The Journey: Taking God's Route

Posted by sharon on Feb 12, 2020


RV Brown


He drove from Tennessee to Georgia for the start of what he thought would be his dream career. RV Brown had already talked with the general manager for the Atlanta Falcons, who almost guaranteed RV an entry level coaching position with the team. It was 1985, and RV saw himself rising through the ranks. Soon, he'd become the professional football coach he’d always wanted to be.

Still, his spiritual mentor saw things differently. He’d tell RV that God called him to full-time evangelism, not football. By then RV was traveling to different cities on weekends, proclaiming the Gospel at youth conferences. On weekdays, he coached high school students on the field and taught math and science in the classroom, a career that yielded a solid check to take care of his young family. It was a good fit at the time. Besides, RV didn’t know of any full-time traveling evangelists who were African-American, like him, so that route seemed far-fetched. He waited eagerly for that meeting with the Atlanta Falcons.

But the night before, the Falcons fired their general manager—and RV’s dreams went out the door with him. RV drove home feeling defeated, but with one thought ringing in his mind: What if his mentor was right? What if evangelism was his destiny?

RV grew up in a religious family, but never developed a true relationship with Jesus Christ until 1977, while a student at South Carolina State University. That’s when the football team’s chaplain spent eighteen months discipling him to study God’s Word and to love the Lord. After graduation, he landed a job as a high school sports coach in Chattanooga where teens needed his spiritual mentoring and positive role modeling even more than his athletic tips.

Now, RV began to feel that God, Himself, shut the door on his professional football dream. Had his high school coaching job just been a temporary platform to grow in his gift of evangelism? The more he prayed, the more he sensed God’s calling. He quit the high school coaching job and prepared to travel, spreading the Good News full-time.

That’s when his wife, Frances, told him, “You have lost your mind!” The couple had just bought a new home. They had a 2-year-old son and a 6-month-old daughter. Other relatives and close friends agreed with her. Not only had he taken a financial risk, but who ever heard of a black man making a living as an evangelist? Who did RV think he was—Billy Graham?

The intense backlash stirred doubt and discouragement. Early, in the wee hours one morning, RV couldn’t take it anymore. He journeyed to a wooded area behind his home, determined to hear God’s purpose clearly. Should he go back to high school coaching or take a chance and pursue evangelism? In the woods, he came upon a huge, jagged rock. Bare-chested, he threw himself face-down on the rock. For four hours he ignored the pain of its sharp edges cutting into his skin, while crying and imploring God to speak. He vowed not to move until God answered. Desperately, he said, “Lord, I will lose my life on this rock today.” Finally, as the sun crested for the start of the day, RV heard the Holy Spirit inside of him speak: “Why are you asking man about what I called you to do?” The Lord was telling him not to consult others about his calling; they wouldn’t understand. He had to trust God.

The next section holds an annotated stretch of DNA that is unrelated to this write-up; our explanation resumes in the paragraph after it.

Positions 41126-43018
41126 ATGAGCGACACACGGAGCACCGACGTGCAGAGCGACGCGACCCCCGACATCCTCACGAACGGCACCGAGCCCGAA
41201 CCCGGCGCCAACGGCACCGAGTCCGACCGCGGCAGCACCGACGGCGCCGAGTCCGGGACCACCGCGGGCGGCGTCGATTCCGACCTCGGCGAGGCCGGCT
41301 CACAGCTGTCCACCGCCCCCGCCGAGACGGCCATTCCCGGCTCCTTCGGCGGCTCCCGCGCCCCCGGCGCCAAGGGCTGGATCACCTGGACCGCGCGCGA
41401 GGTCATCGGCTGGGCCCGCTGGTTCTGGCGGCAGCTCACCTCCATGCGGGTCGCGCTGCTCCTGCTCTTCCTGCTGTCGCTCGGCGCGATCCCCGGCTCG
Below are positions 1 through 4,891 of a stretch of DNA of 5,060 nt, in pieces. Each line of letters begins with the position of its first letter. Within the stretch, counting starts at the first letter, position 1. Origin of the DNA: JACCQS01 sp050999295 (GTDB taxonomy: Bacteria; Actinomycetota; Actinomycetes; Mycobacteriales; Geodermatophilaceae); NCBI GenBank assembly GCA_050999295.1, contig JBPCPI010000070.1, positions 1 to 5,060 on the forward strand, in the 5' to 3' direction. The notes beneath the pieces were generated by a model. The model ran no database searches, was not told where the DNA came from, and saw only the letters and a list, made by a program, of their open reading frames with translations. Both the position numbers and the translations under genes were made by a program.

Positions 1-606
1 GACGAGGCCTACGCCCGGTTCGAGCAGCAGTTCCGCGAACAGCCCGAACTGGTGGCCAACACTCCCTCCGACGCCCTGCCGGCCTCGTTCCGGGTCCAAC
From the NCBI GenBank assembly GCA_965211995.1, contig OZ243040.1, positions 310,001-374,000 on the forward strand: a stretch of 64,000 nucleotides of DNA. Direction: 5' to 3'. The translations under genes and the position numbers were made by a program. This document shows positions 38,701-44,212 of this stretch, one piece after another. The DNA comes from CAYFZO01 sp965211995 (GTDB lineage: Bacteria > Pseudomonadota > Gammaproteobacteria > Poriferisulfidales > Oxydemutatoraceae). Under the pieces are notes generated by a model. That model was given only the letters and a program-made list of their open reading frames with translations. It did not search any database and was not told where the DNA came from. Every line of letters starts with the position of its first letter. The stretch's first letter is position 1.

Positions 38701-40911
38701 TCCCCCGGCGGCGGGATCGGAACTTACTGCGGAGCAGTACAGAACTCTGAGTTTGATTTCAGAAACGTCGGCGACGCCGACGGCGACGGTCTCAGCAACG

With his chest bleeding and scars that would last a lifetime, RV got off the rock, went home, and got down to business. He sought help from his mentor and others to make his evangelism ministry official. “I haven’t looked back yet,” he says. Soon youth organizations and business investors stepped up to support him.

The Browns encountered rough patches along the way, times when Frances’ job had to pay the bulk of the bills. Once, when she asked how they would possibly make it financially, RV told her not to worry. “That’s God’s business,” he said. Inevitably, they received checks from strangers who heard about their ministry and felt led to donate.

Today, more than 30 years later, RV Brown has preached and evangelized in 47 countries around the world. He claims 68 men as his “spiritual sons,” because he is the only father figure they’ve known. Their children call him Papa.

None of it would have happened, if he hadn’t stayed true to God’s call. When it comes to purpose, he says: “Walk in your purpose. Speak your purpose. Trust your purpose.”


Evangelist RV Brown is founder and president of Outreach to America's Youth, Inc. (O.T.A.Y.) He is the author of the workbook Breaking the Chain and the book Step Up to the Plate, Dad! He is the 16th of 17 brothers and sisters. He currently resides in the Tampa, Florida, area with his wife, Frances, their two adult children, Xavier and Sommer, and their grandchildren.


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